All I want to say about it, at this late date, is that I was impressed by how well the movie succeeded in making me feel like I had been through the ordeal with the six men who defended the CIA compound in Benghazi the night U.S. Ambassador to Libya Christopher Stephens died. The rhythm of the film conveyed the feeling of growing exhaustion and despair as the night stretched on, and each interval of tense waiting was followed by an attack more insane than the last. The casualties were lopsidedly high on the side of the attacking Islamic militants and low on the American side, but another thing the movie let one feel was the frustrating uncertainty, dawning into horrifying certainty, that no help was coming from the U.S. armed forces, though they were certainly close enough to have intervened.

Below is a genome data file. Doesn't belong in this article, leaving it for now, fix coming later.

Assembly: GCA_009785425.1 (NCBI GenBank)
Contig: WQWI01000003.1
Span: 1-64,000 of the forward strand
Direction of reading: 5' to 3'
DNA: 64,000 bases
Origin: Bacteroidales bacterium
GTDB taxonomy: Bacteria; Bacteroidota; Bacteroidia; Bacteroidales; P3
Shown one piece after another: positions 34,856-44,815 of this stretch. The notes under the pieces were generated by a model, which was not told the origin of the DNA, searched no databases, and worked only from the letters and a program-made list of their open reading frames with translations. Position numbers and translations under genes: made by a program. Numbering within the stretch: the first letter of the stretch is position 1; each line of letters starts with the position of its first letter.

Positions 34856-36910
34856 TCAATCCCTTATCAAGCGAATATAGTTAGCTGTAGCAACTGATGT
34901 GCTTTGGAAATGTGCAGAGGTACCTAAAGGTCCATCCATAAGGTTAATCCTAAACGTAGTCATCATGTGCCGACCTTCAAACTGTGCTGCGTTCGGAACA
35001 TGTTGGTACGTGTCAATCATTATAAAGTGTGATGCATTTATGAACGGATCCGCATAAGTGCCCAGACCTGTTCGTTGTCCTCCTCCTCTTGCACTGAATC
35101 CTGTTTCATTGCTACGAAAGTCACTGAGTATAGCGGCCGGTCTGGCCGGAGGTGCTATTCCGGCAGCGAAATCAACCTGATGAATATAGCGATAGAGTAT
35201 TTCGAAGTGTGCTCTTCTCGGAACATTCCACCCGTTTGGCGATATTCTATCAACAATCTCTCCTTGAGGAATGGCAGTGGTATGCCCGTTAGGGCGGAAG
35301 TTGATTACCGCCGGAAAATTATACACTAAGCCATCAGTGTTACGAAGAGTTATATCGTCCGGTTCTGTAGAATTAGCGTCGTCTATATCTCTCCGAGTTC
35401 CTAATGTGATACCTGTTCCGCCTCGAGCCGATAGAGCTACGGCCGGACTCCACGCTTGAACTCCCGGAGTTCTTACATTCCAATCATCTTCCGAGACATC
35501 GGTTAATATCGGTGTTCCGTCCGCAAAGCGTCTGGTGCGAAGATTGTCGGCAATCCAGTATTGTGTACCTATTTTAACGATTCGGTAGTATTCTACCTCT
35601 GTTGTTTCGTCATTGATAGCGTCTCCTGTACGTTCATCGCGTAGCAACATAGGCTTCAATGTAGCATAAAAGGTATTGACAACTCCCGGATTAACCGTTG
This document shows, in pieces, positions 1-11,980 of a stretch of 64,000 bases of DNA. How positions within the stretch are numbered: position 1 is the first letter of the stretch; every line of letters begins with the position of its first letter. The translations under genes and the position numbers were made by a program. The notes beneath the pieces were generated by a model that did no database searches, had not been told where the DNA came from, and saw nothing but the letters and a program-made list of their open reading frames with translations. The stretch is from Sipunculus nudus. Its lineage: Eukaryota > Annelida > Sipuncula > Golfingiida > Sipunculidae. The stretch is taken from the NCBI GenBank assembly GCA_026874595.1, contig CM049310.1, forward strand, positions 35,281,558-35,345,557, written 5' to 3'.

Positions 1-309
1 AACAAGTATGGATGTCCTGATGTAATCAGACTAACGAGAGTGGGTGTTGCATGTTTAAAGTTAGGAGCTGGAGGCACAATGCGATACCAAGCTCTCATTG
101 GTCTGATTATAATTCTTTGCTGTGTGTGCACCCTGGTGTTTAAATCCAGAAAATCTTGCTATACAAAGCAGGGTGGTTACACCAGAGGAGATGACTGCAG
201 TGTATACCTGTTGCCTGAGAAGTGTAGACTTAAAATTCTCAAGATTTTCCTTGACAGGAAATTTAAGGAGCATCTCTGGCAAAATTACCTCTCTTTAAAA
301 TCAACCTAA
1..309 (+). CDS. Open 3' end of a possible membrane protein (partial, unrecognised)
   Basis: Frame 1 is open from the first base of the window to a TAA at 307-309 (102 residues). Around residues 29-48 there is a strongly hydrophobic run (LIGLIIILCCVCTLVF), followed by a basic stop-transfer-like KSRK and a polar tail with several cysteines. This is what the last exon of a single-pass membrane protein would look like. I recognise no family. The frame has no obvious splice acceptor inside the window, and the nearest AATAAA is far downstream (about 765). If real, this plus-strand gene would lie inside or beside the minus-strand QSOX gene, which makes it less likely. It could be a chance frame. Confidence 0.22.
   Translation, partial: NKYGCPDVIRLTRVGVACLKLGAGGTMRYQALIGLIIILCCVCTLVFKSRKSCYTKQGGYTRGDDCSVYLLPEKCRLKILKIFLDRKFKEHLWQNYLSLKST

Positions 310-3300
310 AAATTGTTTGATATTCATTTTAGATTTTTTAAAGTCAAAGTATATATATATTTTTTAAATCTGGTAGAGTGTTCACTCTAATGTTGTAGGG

The film very subtly but effectively points out that all this happened hours after the White House was briefed about it, while broadcast media reports (originating from the White House) attributed the attack to a protest about an internet video - a protest that no one who lived through the ordeal had any recollection of seeing - and a report that belied the very strong signs that the attack had been planned a good while in advance. There was also that in the characterization of the CIA station chief's relationship to his security team which suggested the agency gave the shaft to the true heroes of the night. So it had a nice little political sting in it. But mostly what it excelled at was, as I said, conveying the feeling of being surrounded by armed lunatics and having to fight them off, all night long, waiting for any kind of help to arrive with shrinking hope that it ever would, and marveling that anyone could have survived it.